Albora Fusha

Hello Freedom

Bachelor of Design 2D animation Documentary Moving Image Culture Autobiographic

“Hello Freedom” is a film-based project inspired by my personal experience in the 1999 Kosova War, as well as the hardships faced by fellow Kosovans. There also lies the theme of post-war independence and the idea that wars never truly end, yet in the wake of their ceasefire freedom is given a chance to begin. Freedom of the people, freedom of the land, freedom of the spirit that flows through the people and the land. My film explores the emotions surrounding nostalgia and freedom through the use of cinematography, visual effects and animation. I weighed equal importance to all elements of the video, particularly the intertwining relationship between the visuals and audio. Albanian symbolism and motifs, from the double-headed eagle or "Shqiponja", to traditional clothing and patterns as well as cuisine (the layered pancake-like dish known as Fli), are further incorporated as cultural components in the film.

I am deeply intrigued by the psychology that surrounds nostalgia and freedom. That is, how do these concepts influence our minds and help us in the face of inner turmoil? Through this film, I explored the extent to which I can express the universal emotions of homeliness and cultural connections via cinematographic tools. I specifically achieved this through creative manipulation of audio, visual effects and animation - as aforementioned in my research question. The emotions surrounding culture and homeliness have had a profound influence on me, ultimately fuelling my creative journey.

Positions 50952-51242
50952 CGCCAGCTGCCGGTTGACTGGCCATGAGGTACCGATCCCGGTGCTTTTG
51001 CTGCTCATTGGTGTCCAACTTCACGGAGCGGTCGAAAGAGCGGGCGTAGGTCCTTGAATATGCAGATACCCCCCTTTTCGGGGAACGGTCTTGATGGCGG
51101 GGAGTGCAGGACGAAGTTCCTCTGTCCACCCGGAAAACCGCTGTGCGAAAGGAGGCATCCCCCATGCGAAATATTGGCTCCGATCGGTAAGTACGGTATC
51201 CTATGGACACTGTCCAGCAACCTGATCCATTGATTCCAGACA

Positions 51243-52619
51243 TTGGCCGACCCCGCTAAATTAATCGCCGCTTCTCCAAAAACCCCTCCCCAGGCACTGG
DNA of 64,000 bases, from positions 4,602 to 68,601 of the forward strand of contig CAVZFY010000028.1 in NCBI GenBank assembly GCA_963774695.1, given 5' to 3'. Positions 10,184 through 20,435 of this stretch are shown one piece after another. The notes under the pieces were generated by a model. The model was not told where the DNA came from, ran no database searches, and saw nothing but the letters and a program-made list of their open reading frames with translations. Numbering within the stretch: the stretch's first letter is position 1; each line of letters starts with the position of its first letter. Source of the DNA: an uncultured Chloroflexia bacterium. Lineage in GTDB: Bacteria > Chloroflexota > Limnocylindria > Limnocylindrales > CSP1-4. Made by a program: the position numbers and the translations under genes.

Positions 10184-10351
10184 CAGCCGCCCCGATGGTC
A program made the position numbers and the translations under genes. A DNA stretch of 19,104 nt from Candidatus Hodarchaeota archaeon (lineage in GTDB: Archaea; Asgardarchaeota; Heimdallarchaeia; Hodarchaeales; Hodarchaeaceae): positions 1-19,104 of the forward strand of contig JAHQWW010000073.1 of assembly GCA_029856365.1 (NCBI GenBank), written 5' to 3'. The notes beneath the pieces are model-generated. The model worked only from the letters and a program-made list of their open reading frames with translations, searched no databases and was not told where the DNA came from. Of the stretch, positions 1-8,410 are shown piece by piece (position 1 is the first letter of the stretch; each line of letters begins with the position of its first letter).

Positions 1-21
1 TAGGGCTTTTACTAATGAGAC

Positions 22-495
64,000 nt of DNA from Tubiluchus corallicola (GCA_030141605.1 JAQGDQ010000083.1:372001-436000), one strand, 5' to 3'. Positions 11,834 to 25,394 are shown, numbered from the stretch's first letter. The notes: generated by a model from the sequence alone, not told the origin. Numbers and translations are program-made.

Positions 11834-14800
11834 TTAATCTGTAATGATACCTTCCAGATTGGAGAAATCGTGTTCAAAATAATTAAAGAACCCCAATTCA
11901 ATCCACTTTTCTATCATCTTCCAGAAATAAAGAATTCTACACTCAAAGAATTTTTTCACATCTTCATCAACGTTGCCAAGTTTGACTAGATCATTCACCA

I believe that this project is compelling to all, for it is based on a true story of survival. This is combined seamlessly with Kosova's true and consistent struggle for freedom. The foundation for this film is set in the documentary "Golgota e Llapit" or Golgotha of the Llapi region by Bardhyl Bekteshi, filmed during the war. There is a specific scene, amongst other explicit depictions of the violence and trauma my people faced, of my Grandfather holding my hand and saying "I hope the youth will survive this and be able to tell their descendants of our struggles".  Such poignant words were uttered while the world witnessed Twentieth Century Exodus in the middle of Europe, with people having to walk kilometres to the nearest mountains for a relatively 'safe' haven.

The young girl has survived and grown with her Grandfather’s words etched in her mind as a message, a purpose, a story that deserves to be heard and artistically expressed.